HDP deputy asks Interior Minister what gov't has done to prevent hate crimes against Alevis
In a parliamentary question addressing Interior Minister Süleyman Soylu, HDP lawmaker Ali Kenanoğlu has asked what kind of legal proceedings the ministry has run against the assailants of 36 publicly known hate crime incidents that were committed against Alevis in the last eight years. Kenanoğlu's inquiry came after unidentified assailants on Oct. 20 painted threatening messages on an Istanbul apartment building housing Alevis.
A deputy of the Peoples' Democratic Party (HDP) has submitted a parliamentary question inquiring about what the government has done in the last eight years with regards to hate crimes committed against Turkey's Alevi community.Alevi residents in Istanbul receive death threat in yet another hate crime
HDP MP Ali Kenanoğlu's parliamentary question addressing Interior Minister Süleyman Soylu came after the most recent hate crime in which unidentified assailants covered an Istanbul apartment building housing Alevi residents in red paint that read “Death to Alevis.”
Kenanoğlu said in his parliamentary question that there have been a total of 36 hate crime incidents targeting Alevis since 2012 and asked what kind of legal proceedings the government has so far run against the perpetrators of these crimes.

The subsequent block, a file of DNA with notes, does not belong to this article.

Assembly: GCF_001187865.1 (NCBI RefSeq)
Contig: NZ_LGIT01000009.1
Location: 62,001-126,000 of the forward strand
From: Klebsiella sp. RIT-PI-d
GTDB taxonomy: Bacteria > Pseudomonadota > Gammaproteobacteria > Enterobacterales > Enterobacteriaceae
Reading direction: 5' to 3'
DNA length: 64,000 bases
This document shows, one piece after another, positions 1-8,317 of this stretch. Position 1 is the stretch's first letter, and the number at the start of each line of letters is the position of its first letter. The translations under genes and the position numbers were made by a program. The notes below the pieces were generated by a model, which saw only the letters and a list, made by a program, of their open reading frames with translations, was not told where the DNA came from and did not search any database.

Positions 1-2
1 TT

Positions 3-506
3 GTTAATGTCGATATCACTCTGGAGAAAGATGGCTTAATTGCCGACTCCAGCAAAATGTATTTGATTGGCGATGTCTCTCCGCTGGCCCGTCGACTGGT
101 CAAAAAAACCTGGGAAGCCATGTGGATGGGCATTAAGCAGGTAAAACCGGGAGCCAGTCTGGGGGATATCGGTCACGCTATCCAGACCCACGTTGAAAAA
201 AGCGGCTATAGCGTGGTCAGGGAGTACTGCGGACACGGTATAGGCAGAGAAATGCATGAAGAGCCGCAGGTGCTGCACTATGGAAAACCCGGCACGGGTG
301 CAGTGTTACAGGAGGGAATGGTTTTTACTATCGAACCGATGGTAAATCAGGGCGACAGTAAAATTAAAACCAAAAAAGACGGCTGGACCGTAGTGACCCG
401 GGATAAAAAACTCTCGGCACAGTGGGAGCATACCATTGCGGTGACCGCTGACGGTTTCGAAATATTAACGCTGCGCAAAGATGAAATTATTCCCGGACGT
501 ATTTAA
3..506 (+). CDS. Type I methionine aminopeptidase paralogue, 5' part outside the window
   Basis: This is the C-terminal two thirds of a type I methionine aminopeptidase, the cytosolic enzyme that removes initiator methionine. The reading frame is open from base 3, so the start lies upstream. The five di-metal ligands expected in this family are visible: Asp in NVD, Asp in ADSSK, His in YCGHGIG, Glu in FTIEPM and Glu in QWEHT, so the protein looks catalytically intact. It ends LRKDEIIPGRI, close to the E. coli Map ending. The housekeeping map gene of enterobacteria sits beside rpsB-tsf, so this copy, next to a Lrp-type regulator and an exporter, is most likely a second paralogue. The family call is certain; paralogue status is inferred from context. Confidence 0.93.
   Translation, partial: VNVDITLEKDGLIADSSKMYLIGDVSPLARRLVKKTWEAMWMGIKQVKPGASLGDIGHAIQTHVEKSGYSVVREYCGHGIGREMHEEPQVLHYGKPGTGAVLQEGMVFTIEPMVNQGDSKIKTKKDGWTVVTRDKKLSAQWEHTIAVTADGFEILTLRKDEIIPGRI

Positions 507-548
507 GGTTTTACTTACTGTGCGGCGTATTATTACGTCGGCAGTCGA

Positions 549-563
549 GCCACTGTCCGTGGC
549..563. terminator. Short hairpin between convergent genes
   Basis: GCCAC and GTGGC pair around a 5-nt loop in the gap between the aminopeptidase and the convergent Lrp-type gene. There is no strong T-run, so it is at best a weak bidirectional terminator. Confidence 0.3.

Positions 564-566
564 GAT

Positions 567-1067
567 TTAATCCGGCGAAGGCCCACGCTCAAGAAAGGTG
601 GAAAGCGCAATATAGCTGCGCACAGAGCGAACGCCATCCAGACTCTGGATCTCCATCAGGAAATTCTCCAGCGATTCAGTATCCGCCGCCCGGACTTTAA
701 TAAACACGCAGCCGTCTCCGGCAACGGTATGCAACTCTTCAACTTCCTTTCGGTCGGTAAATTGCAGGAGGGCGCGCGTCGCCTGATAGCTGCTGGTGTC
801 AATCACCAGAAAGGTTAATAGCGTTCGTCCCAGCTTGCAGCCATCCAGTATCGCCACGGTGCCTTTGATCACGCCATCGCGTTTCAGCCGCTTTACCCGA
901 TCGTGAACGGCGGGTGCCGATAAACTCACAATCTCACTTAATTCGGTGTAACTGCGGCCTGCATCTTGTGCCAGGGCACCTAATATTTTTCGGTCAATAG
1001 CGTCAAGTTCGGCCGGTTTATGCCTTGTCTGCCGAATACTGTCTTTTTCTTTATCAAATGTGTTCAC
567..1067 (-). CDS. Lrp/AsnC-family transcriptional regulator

“What kind of procedures have been undertaken with regards to the 36 incidents that have found place in the news?” Kenanoğlu asked. The lawmaker also inquired about the incidents of which the assailants have been caught and asked what kind of judiciary processes have been launched against these nabbed assailants.House of Alevi family in Istanbul marked with cross, words 'you will die'
“Hate speeches and threats targeting Alevis continue in a routine way. Authorities have a tendency to see the marking of Alevi houses, which is one of the methods of this routine, as individual cases saying they are simply 'actions of drunk people or children.' The reason why this routine is not slowing down is because the public authority is not in anyway taking an action,” said Kenanoğlu.
“If the authorities do not put forward a powerful will [to stop these hate crimes] as soon as possible, Alevi community has the risk to go through similar tragedies they experienced in Sivas, Maraş and Çorum Alevi massacres, which they have not overcome in terms of pain and anger.”
Marking Alevi families’ houses in a Turkey is part of a bloody tradition of attacks on Alevi families, as family homes were marked with red crosses before the Maraş Massacre of 1978, the Çorum Massacre of 1980 and the Sivas Massacre of 1993.